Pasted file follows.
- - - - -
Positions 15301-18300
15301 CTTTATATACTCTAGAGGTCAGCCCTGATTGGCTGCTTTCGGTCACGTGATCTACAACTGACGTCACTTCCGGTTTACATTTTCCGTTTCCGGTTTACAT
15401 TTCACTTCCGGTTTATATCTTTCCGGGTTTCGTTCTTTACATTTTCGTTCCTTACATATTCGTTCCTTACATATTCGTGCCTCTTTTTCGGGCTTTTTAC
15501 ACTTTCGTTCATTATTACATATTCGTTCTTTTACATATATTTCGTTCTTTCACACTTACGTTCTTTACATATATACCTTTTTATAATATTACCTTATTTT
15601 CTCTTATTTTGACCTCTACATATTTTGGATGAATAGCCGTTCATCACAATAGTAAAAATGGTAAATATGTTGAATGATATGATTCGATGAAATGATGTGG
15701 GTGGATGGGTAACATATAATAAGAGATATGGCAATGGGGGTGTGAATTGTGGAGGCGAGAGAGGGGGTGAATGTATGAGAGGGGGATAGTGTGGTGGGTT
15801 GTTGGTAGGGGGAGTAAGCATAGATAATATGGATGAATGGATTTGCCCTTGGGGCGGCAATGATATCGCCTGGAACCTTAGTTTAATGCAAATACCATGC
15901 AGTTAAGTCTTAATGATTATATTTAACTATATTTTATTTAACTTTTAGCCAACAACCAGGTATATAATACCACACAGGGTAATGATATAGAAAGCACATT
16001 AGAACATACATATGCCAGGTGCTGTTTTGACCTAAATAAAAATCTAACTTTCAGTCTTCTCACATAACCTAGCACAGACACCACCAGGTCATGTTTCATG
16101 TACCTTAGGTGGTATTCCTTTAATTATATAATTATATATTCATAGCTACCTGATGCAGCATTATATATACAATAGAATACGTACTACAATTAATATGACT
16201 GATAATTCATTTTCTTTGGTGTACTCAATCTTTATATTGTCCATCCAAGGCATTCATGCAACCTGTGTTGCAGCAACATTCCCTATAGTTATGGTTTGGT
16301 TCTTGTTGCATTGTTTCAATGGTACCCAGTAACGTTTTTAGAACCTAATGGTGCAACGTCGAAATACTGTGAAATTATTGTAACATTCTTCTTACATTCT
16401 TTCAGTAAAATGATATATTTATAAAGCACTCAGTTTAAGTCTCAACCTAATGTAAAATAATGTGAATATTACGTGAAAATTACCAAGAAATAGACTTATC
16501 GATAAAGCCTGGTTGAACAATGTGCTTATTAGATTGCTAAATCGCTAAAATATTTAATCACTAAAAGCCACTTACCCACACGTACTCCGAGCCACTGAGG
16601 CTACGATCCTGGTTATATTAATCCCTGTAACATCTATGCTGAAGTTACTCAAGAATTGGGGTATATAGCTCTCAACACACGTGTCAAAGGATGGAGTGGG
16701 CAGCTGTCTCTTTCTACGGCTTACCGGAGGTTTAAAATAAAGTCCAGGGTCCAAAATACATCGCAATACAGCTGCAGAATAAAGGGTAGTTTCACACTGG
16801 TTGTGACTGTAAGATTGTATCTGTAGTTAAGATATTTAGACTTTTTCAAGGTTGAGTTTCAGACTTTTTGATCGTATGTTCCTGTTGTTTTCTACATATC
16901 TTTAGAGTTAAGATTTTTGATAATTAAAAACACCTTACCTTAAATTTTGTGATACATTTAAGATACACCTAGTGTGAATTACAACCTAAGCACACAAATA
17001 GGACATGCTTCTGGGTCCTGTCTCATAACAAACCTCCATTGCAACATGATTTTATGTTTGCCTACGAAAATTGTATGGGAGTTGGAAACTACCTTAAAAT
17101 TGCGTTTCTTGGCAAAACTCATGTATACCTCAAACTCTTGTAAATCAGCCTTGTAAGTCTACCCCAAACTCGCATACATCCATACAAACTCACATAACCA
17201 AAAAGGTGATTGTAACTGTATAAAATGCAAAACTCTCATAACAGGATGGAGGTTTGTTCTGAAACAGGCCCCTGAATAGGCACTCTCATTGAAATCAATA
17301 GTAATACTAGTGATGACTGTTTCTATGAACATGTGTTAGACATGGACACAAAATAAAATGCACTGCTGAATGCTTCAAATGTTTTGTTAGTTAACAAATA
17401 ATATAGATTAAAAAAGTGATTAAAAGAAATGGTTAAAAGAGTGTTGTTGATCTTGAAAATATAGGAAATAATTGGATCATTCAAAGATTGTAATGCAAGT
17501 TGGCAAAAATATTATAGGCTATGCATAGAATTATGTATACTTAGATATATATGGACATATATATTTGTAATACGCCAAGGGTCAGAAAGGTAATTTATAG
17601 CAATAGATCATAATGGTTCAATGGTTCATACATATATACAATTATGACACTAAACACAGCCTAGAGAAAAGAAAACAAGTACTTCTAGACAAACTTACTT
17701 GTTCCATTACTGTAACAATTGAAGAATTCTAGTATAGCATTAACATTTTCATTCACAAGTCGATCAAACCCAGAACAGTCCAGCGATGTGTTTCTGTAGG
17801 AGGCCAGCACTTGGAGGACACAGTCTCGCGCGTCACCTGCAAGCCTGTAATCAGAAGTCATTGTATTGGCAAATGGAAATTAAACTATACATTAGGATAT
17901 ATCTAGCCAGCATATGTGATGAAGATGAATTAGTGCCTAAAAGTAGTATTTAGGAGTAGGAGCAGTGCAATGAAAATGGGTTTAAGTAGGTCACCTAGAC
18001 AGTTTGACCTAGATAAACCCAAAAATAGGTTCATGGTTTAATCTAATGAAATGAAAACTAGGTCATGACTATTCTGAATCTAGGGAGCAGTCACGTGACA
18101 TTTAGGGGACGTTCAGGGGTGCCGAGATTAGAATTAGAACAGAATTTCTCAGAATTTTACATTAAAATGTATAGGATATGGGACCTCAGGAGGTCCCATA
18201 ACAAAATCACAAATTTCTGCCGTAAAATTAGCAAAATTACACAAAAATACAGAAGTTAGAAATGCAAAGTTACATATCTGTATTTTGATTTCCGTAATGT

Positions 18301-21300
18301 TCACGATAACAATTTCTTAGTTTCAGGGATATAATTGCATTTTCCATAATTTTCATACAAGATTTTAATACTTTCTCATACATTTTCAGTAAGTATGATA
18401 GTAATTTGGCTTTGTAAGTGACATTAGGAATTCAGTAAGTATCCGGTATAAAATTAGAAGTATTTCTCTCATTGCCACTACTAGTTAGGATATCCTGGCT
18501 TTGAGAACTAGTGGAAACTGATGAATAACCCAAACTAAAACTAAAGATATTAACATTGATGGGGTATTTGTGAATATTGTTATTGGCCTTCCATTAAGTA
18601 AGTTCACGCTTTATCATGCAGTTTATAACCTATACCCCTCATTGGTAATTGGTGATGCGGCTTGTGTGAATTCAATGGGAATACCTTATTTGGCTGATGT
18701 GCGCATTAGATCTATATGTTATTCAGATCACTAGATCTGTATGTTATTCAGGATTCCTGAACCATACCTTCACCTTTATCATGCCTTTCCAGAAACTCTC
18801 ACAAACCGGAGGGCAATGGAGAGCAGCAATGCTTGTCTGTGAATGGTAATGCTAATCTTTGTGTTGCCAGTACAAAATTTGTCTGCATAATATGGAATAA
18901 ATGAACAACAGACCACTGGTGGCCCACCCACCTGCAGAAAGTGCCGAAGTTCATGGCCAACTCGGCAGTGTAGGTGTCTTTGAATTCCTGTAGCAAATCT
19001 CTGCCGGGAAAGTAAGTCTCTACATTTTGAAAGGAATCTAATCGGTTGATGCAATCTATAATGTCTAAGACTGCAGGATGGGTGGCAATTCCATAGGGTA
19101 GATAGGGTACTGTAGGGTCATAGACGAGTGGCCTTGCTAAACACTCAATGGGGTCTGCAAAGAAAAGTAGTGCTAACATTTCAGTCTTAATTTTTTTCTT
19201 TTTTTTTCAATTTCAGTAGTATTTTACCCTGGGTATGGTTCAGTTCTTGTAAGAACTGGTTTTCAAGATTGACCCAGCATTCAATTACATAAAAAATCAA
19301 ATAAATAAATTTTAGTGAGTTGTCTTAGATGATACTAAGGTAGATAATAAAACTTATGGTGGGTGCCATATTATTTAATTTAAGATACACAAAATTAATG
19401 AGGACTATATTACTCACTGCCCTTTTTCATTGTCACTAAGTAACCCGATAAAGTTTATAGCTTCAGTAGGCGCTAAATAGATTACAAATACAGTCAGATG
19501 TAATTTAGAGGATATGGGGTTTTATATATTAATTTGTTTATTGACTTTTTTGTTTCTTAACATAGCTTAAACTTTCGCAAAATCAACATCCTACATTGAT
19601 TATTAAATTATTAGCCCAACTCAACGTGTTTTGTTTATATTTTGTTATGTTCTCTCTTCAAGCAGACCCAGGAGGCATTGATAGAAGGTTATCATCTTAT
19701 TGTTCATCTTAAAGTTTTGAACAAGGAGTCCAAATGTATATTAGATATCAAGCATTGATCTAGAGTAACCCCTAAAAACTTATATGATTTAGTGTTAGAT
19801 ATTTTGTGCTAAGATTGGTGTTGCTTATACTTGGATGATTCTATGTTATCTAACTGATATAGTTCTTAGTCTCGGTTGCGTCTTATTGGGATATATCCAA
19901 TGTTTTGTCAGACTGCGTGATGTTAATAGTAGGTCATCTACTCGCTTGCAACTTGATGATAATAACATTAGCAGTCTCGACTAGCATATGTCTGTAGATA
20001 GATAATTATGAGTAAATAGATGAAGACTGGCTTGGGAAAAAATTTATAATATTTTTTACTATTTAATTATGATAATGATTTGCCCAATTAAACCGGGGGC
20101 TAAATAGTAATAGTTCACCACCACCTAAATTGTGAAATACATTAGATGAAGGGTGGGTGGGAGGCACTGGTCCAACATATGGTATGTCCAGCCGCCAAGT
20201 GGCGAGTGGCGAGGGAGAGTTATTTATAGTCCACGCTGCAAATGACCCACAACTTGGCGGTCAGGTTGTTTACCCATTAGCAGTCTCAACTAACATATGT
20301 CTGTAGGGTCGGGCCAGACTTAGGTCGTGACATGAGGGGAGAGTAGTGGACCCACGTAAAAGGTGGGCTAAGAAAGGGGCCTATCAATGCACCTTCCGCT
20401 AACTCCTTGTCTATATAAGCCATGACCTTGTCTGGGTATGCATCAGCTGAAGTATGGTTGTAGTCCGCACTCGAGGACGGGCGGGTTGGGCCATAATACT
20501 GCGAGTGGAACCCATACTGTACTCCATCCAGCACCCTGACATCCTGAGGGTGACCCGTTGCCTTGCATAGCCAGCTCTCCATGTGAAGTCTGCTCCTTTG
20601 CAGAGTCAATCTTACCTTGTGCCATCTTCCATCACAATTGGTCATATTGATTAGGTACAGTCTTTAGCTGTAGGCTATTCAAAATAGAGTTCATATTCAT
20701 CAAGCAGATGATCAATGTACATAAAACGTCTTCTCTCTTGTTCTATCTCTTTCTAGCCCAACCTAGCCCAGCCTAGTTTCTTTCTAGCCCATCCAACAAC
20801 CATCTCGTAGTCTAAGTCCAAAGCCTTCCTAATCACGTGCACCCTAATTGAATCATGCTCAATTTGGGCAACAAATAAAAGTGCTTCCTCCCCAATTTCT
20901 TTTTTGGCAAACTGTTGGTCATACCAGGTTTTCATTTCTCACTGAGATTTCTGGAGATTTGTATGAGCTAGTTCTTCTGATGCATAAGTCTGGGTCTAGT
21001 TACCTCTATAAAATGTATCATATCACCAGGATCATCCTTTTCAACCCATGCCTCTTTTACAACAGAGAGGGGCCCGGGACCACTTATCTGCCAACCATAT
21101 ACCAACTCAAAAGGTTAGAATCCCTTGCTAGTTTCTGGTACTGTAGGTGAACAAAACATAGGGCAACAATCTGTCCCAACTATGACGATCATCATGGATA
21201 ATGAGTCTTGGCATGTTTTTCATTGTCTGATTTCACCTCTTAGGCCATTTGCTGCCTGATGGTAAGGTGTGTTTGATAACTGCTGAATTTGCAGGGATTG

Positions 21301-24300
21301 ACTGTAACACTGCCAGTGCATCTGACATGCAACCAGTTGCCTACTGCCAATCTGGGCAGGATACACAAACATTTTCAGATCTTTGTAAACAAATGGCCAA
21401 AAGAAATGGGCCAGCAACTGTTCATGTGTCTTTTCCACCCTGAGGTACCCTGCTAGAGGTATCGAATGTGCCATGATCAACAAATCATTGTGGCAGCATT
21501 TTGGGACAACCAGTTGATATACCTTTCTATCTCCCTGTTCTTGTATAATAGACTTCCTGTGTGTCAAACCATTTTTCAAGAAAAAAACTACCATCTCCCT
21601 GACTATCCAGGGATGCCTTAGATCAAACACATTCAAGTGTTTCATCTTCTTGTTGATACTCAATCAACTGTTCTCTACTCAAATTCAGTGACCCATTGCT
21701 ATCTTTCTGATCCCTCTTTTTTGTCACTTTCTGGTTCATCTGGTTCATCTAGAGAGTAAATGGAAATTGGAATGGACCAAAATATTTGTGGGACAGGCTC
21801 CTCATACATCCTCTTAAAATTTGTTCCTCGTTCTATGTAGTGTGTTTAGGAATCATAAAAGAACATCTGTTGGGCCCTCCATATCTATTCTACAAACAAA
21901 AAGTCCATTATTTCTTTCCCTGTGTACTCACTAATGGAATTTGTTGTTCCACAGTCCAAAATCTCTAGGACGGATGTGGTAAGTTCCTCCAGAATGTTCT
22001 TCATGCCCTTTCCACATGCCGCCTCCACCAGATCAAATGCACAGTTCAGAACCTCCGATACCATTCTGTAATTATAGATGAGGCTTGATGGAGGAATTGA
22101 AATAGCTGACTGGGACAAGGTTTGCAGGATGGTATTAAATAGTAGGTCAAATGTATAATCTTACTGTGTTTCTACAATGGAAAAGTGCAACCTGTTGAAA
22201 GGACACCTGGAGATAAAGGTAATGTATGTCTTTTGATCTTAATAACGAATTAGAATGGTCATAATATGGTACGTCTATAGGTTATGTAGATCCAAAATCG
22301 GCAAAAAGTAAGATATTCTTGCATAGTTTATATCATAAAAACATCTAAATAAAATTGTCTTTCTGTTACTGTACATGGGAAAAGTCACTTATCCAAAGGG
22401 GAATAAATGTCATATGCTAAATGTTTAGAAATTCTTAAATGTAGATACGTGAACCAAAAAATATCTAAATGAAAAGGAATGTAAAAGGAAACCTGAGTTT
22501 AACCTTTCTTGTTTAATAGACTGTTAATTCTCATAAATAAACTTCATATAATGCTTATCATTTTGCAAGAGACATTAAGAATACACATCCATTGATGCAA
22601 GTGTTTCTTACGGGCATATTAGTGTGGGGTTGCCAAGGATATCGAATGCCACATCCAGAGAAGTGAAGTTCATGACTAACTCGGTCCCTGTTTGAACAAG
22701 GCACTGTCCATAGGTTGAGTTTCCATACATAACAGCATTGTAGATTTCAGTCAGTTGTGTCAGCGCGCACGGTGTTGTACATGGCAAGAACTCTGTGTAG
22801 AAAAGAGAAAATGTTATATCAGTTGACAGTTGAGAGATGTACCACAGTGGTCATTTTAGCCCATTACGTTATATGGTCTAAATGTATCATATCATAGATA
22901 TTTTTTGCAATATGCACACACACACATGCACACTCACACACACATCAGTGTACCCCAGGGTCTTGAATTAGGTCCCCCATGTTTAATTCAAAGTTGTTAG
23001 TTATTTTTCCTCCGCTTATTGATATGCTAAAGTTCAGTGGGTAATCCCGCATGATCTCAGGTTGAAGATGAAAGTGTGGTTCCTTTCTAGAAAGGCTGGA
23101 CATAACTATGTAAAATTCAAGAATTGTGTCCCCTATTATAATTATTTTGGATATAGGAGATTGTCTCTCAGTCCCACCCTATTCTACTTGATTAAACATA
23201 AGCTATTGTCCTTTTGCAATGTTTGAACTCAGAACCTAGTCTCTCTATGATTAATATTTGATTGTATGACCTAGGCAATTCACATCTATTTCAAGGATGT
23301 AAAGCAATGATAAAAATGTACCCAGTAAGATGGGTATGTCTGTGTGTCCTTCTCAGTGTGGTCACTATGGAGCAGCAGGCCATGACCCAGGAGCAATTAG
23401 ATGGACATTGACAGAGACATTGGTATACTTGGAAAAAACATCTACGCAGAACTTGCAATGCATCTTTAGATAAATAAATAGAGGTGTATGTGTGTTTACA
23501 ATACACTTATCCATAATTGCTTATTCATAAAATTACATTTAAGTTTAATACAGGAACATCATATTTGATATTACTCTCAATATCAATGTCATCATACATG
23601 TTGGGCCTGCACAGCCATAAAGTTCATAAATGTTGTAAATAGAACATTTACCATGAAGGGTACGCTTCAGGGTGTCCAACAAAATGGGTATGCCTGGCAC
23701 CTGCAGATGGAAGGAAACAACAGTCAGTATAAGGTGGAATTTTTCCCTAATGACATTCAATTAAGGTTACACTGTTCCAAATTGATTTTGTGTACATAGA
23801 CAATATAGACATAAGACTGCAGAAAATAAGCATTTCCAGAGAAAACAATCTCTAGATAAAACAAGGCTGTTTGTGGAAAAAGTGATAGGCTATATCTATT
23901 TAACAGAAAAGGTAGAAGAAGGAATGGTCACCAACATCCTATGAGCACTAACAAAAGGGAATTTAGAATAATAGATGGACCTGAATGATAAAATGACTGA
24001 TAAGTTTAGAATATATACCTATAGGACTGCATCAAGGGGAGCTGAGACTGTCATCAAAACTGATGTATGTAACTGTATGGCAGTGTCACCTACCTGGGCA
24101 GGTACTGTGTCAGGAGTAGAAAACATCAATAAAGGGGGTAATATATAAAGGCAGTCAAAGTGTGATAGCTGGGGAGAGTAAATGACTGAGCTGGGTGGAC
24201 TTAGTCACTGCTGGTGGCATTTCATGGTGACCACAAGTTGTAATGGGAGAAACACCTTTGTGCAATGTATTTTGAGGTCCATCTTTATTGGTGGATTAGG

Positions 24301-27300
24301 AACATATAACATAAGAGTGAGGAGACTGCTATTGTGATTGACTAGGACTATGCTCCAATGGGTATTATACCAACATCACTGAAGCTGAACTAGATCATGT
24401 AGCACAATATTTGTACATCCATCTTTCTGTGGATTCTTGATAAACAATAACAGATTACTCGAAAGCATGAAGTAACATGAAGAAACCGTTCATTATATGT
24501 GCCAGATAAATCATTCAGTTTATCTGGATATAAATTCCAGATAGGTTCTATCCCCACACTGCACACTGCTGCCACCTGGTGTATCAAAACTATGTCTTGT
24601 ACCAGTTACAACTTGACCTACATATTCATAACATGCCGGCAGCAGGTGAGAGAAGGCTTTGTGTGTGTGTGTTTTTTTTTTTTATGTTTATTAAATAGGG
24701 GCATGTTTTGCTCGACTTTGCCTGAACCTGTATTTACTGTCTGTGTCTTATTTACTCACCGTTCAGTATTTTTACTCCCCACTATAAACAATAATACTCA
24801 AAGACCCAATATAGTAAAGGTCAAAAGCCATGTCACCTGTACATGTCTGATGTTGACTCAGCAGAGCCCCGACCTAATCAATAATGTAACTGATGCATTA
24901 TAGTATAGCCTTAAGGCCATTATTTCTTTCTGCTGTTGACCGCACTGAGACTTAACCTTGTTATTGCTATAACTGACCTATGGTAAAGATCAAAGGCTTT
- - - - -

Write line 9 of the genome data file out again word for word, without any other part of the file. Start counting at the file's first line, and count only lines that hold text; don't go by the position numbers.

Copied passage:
16001 AGAACATACATATGCCAGGTGCTGTTTTGACCTAAATAAAAATCTAACTTTCAGTCTTCTCACATAACCTAGCACAGACACCACCAGGTCATGTTTCATG